Tell me about you, as an artist. How do you define art? What art do you make?

Art is a way of seeing the world through different philosophies/parameters/dimensions. I make art using any method or process that fits my subject matter, it can be poetry, Live Art, Installation, Transmedia storytelling or a protest performance.

Your newest poetry collection, Fossil was published by Peepal Tree Press in 2016 and explores the impact of climate change. What do you hope readers take away from your book both creatively and in terms of their outlook on the environment and our impact upon it?

Poetry offers readers a different way to explore the ideas and issues around climate change. Many people feel that climate change is ‘happening somewhere else’ or ‘is real but not a reality to me’, by using poetry to explore this area I aim to connect readers with the world they live in, and allow them to explore their relationship to climate change and its potential impacts on their lives.

In 2017 yourself and Kooj Chuhan were selected for our Digital Commissions. Together you produced an Augmented Reality project, titled Heritage Carrot. What inspired the creation of the piece? What do you enjoy about collaborating on digital writing projects?

Rather than a visual interpretation of poetic language, or an illustration of the poem, this immersive experience takes the audience through the layers of my poem Heritage Carrot. The poem uses the metaphor of digging to allow the audience to use augmented reality to both interact with the poem and their surroundings simultaneously. The piece was inspired by the story of how carrots migrated from Persia to England over the last five thousand years. Digital writing utilises more than one medium, for example film, sound, coding so I enjoy expressing myself through a poem that is then translated into film, and back into poetry through the layers of augmented reality.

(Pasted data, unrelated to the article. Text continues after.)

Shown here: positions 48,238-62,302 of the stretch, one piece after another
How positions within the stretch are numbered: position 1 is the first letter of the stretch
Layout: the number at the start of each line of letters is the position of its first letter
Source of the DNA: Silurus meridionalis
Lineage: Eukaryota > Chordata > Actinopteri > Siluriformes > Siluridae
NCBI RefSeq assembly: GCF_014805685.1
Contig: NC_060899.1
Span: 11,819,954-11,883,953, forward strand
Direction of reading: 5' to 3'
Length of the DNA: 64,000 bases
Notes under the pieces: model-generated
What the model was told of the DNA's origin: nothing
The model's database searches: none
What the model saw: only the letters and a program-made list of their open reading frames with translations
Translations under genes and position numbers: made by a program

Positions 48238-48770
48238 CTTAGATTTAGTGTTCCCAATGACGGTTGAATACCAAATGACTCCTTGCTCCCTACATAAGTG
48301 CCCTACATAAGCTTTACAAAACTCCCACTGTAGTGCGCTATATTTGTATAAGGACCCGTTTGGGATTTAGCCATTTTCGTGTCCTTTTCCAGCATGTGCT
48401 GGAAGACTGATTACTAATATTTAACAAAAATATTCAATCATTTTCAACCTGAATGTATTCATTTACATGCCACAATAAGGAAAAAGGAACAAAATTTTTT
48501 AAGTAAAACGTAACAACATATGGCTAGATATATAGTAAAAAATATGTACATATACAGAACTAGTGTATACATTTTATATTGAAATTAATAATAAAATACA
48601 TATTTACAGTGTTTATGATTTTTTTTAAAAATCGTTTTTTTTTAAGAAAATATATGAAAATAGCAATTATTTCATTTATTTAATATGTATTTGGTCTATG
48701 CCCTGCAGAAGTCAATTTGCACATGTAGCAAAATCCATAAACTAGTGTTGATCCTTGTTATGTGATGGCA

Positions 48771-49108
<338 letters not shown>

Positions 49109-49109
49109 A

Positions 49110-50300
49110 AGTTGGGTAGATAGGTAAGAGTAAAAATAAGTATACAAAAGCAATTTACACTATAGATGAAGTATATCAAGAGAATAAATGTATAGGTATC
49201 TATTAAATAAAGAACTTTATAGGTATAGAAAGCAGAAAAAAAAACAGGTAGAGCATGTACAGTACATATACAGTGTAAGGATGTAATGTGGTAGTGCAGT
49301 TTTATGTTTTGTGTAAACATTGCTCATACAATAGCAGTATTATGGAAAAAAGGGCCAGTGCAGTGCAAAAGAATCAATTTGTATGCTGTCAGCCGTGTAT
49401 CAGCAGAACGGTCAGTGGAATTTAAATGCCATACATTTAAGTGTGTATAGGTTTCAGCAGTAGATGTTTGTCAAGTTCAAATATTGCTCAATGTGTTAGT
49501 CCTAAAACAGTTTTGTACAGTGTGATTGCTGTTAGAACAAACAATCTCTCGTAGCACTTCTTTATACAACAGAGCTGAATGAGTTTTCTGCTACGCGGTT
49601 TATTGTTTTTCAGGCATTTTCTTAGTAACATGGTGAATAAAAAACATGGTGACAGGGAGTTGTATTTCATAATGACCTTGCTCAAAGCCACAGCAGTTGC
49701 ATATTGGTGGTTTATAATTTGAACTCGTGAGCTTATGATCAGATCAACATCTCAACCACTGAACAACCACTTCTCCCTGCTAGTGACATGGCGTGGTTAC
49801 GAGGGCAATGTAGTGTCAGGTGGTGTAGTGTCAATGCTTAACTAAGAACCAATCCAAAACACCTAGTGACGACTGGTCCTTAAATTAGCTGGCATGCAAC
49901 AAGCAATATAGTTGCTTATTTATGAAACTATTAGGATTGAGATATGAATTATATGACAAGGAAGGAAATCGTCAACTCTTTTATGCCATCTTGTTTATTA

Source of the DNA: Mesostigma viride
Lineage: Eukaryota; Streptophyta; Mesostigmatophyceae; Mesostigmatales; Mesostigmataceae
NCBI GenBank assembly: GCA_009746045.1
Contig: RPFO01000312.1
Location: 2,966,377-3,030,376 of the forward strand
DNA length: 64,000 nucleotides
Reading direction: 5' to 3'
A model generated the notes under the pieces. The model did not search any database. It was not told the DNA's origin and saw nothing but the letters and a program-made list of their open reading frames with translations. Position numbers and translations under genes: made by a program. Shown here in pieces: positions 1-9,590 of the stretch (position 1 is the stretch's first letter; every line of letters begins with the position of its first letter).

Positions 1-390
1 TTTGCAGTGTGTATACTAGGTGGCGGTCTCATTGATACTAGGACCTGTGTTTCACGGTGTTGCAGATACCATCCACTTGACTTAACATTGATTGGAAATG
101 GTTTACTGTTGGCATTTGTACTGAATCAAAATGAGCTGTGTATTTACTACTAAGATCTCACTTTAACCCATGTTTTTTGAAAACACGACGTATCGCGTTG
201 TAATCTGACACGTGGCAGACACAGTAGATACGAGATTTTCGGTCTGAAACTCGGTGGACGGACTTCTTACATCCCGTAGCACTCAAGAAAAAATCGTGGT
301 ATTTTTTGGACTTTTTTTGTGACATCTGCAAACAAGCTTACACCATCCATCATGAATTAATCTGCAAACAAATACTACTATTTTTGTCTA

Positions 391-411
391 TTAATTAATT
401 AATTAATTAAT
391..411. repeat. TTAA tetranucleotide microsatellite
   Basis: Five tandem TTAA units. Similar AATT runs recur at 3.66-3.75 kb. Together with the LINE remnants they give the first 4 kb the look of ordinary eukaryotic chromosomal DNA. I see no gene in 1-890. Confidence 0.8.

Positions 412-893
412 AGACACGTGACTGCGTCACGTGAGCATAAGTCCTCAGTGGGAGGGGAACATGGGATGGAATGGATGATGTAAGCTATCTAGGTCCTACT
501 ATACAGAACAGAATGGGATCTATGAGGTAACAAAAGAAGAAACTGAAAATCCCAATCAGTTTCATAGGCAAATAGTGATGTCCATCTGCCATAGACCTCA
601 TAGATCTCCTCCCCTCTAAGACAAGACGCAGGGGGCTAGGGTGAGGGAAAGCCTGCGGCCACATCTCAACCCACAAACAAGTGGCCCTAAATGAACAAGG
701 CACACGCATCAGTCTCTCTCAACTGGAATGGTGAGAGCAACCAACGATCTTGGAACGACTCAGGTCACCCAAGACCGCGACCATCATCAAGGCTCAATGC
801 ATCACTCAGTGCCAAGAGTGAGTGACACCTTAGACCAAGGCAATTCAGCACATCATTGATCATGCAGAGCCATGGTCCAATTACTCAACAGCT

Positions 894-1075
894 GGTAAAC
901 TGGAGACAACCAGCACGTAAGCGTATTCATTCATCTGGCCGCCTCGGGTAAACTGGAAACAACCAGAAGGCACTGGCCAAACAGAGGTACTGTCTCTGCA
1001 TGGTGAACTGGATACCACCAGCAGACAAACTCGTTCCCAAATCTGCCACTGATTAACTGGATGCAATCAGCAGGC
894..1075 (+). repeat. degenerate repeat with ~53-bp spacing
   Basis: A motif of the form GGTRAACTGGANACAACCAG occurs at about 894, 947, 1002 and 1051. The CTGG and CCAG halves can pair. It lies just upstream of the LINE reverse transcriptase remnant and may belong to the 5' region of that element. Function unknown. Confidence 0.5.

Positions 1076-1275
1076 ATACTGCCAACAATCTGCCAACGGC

You’ve recently been commissioned by Diverse Actions and received funding from Future’s Venture Foundation to develop two new projects that use augmented reality to explore food as a dining experience as well as on a global scale, and where justice lies within this. When did you begin making art that was heavily driven by environment and politics? Do you think that art always carries some sort of political charge? What do you hope audiences take away from these two projects when they’ve experienced them?

I have always made political art and have fought for injustice from the age of seven. Art doesn’t have to always be political, but looking at art can be a mirror reflecting your view of the world which I see as political. With these two immersive projects I want the audience to experience the art and the food simultaneously, the works play with the senses and by doing so I hope to activate an audience to think more deeply about where their food has come from and its impacts on the planets’ resources.

From September you’ll be running an online course for the Poetry School exploring how to create digital poetry. What do you believe are the essential components of starting out with digital poetry and what do enjoy about teaching writers this art form?

A willingness to experiment with form and adaptability in terms of your starting point are two essentials when creating digital poetry. I enjoy teaching this because I’m passionate about digital poetry – it offers a different poetic experience for an audience drawing as it does from a myriad of digital approaches, processes and methods.

You’ve been a writer with Commonword for many years and your work has been published in a number of books. What have you enjoyed most about your time with us and how has it helped you grow as a writer?

I have enjoyed your longevity, being part of a writers’ community, the variety of events you produce, and commissions offered. These have helped me over the years with both with the craft of writing and supporting me as a writer.

If you could offer a piece of advice to your younger self about being in the arts industry, what would it be?

That I can be good without being a perfectionist!

Where can we find your work?

My website is:

My blog:

social media:


What does the future hold for you in your writing career?

I am very excited by the possibilities opened up by new technologies such as augmented reality and projection mapping and using that within and through my writing.

Sum up your experience thus far in one word